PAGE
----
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May 7, 2012

Born in Slavery

The Library of Congress is doing some interesting things by digitizing collections. The site can be a bit difficult to get around but, if you know where to go, there are primary documents, lesson plans and many, many multimedia resources to choose from. Case in point: Born in Slavery: Slave Narratives from the Federal Writers' Project.  

The primary resources offered on this site can help students make personal connections to a subject matter that can be difficult to discuss, difficult to understand and, for many students, difficult to fathom. The site can be hard to navigate. Here are the most important links, in my opinion:

Born in Slavery: The main page of the collection.
Subject Index: An index of photos only, organized alphabetically
Classroom Connections: An overview of the collection and different ways to use the collection in the classroom. There are no formal lesson plans but, there is more than enough information to inspire.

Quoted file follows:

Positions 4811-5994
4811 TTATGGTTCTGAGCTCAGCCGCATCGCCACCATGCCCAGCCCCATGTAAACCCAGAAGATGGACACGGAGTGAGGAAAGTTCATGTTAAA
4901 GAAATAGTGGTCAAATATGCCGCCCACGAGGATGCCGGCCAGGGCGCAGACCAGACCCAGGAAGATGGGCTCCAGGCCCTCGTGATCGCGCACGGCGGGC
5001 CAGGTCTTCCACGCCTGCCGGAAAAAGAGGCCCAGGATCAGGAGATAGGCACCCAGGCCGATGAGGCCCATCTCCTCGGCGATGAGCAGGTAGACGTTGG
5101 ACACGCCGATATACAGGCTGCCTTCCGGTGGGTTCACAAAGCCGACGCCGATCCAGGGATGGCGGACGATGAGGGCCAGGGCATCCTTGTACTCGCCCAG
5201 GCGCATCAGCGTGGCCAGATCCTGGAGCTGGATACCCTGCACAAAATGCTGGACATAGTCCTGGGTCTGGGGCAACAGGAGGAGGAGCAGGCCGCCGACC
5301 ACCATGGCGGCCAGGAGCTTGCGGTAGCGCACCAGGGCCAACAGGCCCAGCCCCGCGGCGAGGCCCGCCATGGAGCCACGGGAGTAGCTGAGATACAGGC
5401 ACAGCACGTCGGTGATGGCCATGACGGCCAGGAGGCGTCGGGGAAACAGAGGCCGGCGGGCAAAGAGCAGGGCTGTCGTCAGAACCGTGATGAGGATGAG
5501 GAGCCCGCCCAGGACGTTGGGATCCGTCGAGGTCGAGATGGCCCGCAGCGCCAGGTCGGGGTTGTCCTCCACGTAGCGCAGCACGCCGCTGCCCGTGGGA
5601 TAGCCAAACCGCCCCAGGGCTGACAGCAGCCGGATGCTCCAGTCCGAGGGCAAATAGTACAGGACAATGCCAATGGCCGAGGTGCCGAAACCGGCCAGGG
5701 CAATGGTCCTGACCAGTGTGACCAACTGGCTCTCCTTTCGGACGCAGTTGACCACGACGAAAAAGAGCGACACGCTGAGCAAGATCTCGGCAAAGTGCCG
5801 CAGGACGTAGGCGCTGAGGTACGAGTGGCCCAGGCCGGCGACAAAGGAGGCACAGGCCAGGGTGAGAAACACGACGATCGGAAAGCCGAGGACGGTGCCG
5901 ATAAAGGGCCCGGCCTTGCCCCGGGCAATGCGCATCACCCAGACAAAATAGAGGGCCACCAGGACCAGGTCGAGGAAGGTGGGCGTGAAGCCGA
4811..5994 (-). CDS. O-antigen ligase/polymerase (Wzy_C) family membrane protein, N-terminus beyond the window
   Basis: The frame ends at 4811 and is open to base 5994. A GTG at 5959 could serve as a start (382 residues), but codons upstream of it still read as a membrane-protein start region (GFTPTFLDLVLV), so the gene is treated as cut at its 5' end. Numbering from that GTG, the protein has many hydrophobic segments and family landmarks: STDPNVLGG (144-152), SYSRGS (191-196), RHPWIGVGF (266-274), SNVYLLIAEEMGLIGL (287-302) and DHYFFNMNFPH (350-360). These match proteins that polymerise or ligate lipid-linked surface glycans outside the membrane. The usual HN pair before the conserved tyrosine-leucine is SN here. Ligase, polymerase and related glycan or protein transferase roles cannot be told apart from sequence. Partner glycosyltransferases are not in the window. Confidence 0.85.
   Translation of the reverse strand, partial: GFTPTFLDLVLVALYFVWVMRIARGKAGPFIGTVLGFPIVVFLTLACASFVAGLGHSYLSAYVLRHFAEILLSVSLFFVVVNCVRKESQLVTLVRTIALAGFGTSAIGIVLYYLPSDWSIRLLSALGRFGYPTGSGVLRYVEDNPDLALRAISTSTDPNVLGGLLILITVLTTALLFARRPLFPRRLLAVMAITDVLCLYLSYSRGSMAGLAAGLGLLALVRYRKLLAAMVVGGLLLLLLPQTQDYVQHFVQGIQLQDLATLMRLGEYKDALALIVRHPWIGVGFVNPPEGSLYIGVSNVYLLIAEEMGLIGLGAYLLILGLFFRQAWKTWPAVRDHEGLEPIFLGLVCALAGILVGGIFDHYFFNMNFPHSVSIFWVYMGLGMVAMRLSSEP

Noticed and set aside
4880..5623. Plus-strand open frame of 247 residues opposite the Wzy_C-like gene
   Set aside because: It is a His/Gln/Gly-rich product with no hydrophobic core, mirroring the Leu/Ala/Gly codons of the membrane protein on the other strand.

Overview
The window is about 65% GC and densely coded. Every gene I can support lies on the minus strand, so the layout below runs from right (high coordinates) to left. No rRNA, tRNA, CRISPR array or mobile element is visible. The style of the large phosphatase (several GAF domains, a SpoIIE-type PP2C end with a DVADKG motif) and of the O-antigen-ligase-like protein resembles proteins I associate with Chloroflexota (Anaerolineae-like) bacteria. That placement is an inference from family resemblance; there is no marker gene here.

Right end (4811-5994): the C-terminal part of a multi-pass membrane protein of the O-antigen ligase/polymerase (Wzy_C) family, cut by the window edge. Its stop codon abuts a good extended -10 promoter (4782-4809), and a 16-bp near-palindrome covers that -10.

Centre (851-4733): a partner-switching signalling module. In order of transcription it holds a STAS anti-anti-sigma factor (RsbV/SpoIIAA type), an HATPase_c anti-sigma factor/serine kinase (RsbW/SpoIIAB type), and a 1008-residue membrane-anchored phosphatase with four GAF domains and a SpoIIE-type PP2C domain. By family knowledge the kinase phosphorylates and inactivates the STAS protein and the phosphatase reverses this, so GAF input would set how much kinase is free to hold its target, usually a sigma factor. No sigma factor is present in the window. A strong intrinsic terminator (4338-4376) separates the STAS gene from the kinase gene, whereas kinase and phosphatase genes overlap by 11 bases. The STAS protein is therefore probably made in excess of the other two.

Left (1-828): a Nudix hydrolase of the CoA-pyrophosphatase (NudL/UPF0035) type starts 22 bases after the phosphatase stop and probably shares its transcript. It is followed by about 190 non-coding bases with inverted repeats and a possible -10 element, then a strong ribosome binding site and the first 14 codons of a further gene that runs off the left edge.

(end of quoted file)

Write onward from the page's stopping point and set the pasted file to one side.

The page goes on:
Voices and Faces: First person narratives paired with photos. A great place to start a discussion or a project.

There are some accounts that are graphic in their description of the cruelty these individuals faced so, for younger students, previewing the narratives is a must but, if a middle school classroom these photographs and narratives could be used to discuss the historic significance of slavery in this county. In a high school history classroom, the same process could be used and, in an English classroom, when reading a novel like the Adventures of Huckleberry Finn the narratives could be used to discuss the life of Jim and his interactions with Finn.

What are your thoughts on how a collection like this could be used in the classroom?